A vacant fire station in the Mount Vernon historic district could be converted to anything from artists' residences and studios to a drop-in center for people with AIDS, depending on which of seven proposals the city selects.
The two-story fire station at 831 N. Calvert St. was built in 1910 and formerly housed Fire Truck Co. 16. City housing department officials received the bids in January in response to a request for proposals in October. Bill Toohey, a department spokesman, FTC said officials will consult with community representatives as part of the review.
In seeking bidders, city officials said that they would give preference to proposals from developers "involved in the architectural, graphics, engineering design or advertising fields." They also said they would give preference to developers who plan to be owner-occupants.
The bidders were:
* Anthony Michael Taresco, a local contractor who promised to offer free space on the first floor of the building to be used as a "drop-in center" by the Health Education Resource Organization, a group set up to address the needs of people with acquired immune deficiency syndrome. The second floor would contain one residence and office or studio space for graphic designers, architects or others.
Mr. Taresco offered to pay the city $25,000 or the appraised value of the building. B. J. Taresco Construction Co. would be the contractor.
* Elm Associates, a group headed by Mark E. Green and George Toboll, which proposed to rehabilitate the fire station for use by an unspecified tenant and to pay the city $140,000 for the building. Centerline Construction Co. would be the contractor, and Probst Mason would be the architect.
* Firehouse No. 16 Limited Partnership, headed by attorneys Harold Hersch and Jeffrey Lauren, which proposed to rehabilitate the first floor for their own offices and to convert the second floor to two two-bedroom apartments. They offered to pay the city $90,000 for the building. Sea to Sea Construction would be the contractor, and Duke, Srygley P. A. would be the architect.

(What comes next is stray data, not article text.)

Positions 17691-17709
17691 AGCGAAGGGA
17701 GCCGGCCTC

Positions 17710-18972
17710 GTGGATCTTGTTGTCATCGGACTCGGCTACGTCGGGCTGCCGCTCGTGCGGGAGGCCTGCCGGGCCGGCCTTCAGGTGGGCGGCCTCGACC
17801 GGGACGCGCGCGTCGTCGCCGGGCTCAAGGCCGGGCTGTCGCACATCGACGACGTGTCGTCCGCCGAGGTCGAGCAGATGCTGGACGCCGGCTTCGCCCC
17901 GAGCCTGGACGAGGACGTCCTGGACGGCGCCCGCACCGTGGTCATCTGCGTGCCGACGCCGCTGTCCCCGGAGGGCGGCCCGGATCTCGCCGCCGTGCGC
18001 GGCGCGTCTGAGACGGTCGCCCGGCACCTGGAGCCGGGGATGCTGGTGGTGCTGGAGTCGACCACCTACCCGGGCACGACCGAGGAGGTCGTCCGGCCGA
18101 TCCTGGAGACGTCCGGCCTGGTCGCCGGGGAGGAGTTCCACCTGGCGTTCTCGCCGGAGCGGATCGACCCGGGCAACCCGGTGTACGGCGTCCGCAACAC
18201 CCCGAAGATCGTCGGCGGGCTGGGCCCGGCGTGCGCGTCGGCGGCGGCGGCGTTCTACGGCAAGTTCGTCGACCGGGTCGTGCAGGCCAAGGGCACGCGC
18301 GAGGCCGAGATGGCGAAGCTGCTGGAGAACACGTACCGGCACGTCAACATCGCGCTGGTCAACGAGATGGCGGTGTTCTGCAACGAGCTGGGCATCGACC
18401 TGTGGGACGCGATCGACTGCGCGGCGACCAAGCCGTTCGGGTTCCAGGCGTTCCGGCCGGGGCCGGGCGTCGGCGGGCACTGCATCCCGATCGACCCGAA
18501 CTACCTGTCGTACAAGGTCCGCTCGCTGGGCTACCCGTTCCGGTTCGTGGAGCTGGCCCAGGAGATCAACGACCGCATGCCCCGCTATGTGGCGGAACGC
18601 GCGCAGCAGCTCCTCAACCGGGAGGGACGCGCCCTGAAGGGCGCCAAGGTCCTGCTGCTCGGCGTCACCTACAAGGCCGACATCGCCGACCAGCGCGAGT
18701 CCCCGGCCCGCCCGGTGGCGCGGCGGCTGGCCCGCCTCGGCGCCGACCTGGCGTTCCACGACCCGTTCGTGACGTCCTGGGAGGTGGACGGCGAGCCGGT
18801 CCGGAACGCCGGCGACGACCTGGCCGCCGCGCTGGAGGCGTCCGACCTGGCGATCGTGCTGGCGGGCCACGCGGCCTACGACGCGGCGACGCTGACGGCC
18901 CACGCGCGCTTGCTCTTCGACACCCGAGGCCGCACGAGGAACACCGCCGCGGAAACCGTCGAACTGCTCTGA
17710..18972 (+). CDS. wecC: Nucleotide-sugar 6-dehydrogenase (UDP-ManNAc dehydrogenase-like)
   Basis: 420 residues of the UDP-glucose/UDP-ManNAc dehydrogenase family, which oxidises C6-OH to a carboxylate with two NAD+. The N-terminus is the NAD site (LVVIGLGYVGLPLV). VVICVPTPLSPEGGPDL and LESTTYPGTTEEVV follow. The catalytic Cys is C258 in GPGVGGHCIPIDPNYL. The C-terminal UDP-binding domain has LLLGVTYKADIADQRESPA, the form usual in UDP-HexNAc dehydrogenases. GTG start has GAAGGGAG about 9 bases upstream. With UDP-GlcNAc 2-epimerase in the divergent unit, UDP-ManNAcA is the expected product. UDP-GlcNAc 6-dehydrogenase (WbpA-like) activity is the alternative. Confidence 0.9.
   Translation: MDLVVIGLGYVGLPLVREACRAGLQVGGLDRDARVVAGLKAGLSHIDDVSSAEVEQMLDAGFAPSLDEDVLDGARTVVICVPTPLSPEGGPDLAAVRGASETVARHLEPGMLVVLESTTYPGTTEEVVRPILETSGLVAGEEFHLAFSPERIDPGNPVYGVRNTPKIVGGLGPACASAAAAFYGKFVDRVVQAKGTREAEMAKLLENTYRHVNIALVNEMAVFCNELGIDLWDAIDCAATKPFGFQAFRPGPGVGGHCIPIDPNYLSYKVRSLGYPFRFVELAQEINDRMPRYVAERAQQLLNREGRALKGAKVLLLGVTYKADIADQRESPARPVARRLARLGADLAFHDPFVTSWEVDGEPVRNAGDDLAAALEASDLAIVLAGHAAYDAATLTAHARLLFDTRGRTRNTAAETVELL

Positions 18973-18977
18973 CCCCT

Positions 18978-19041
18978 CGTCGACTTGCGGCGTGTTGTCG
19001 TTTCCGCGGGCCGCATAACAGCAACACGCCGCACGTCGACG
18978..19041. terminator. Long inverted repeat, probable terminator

* Local artists Paul Daniel, Linda DePalma and Ellen Burchenal, who proposed to convert the first floor and part of the second floor to studios for themselves. They would convert the rest of the second floor to an apartment for Mr. Daniel and Ms. DePalma, who are married. They offered to pay the city $10,000 or the appraised value of the building. Struever Bros. Eccles and Rouse would be the contractor, and Ayers Saint Gross would be the architect.
* Art and Architectural Design, headed by architect Steven A. Glassman, which proposed to convert the first floor to offices for Art and Architectural Design and to convert the second floor to a residence for Mr. Glassman. They offered to pay the city $100,000 for the property. About Face Remodeling would be the contractor, and Art and Architectural Design would be the architect.
* Calvert-Fallsway Associates, a group that includes James Walsh, David Shull, Paul Dombrowsky, Perry Savoy and Glennon Threatt, proposed to convert the first floor to offices for Mr. Shull's architectural firm and one efficiency apartment. The second floor would become four apartments. The group offered $90,000 for the property. Shull Architects Inc. would be the architect.
* Stephen Rosenbaum, a doctor who has offices next to the fire station, who proposed to convert the property to offices for a design firm to be identified later. He made no firm monetary offer for the property.